8. In order to move from one phase of its life cycle to the next, a cell must pass through numerous checkpoints. At each checkpoint, specialized proteins determine whether the necessary conditions exist. If so, the cell is free to enter the next phase.. Each part of the cell cycle features its own unique checkpoints. For example, during G1, the cell passes through a critical checkpoint that ensures environmental conditions are favorable for replication. If conditions are not favorable, the cell may enter a resting state known as G0. Some cells remain in G0 for the entire lifetime of the organism in which they reside. For instance, the neurons and skeletal muscle cells of mammals are typically in G0. Checkout points
  9. › Another important checkpoint takes place later in the cell cycle, just before a cell moves from G2 to mitosis. Here, a number of proteins scrutinize the cell's DNA, making sure it is structurally intact and properly replicated. The cell may pause at this point to allow time for DNA repair, if necessary. › Yet another critical cell cycle checkpoint takes place mid- mitosis. This check determines whether the chromosomes in the cell have properly attached to the spindle, or the network of microtubules that will separate them during cell division. This step decreases the possibility that the resulting daughter cells will have unbalanced numbers of chromosomes a condition called aneuploidy
  10. › Process of cell cycle must be highly regulated so that each daughter cell contains the complement of DNA found in parent cell. › There are different mechanisms to control the timing of events in the context of different cell types. › Most important discoveries about mechanisms that control events of cell were elucidated using yeast › Results have shown many important control genes are present Checkpoints and Cell Cycle Regulation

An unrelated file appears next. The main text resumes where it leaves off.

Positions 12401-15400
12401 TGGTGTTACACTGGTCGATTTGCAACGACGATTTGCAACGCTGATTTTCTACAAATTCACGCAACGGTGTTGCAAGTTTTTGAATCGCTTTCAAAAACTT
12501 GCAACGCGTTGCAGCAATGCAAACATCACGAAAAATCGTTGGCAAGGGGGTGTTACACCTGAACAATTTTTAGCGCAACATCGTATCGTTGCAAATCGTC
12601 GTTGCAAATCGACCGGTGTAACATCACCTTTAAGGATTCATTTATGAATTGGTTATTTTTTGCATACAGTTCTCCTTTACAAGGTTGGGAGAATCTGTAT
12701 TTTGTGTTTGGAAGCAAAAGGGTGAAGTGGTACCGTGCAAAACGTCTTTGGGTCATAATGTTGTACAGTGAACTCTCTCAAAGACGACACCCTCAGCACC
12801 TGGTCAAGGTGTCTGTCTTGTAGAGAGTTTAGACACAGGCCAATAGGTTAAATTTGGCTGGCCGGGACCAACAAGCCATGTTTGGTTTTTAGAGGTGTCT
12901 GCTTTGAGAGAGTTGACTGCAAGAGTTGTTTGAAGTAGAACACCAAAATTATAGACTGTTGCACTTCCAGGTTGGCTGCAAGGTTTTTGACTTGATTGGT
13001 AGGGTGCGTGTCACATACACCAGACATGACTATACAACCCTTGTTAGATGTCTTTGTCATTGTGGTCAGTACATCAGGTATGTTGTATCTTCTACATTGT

11. › Many cell cycle control genes in mammalian cells are also called cell division cycle genes. › Much of the control of the progression through the phases of a cell cycle are exerted at check points. CDC Genes Two most critical genes that occur near the end of G1 prior to S- phase entry and those near the end of G2 prior to mitosis
  12. › Heart of timing control is the responsibility of a family of protein kinases that are called CDKs › Oscillating changes in the activity of CDKs leads to oscillating changes in phosphorylation of various intracellular proteins. After phosphorylation the cyclins CDK complex is fully active. › Which then effect changes in events of cell cycle. Cyclin Dependent Kinase
  13. › The cyclical activity of each CDK is controlled by a series of proteins, the most important of which are cyclins. › CDK are dependent upon their interaction with the cyclins for activity unless they are tightly bound CDKs without kinase activity, level of various CDKs remain fairly constant throughout the cell cycle, their activities changes in concert with the fluctuations of cyclins Cyclins
  14. Four different types of Cyclins are there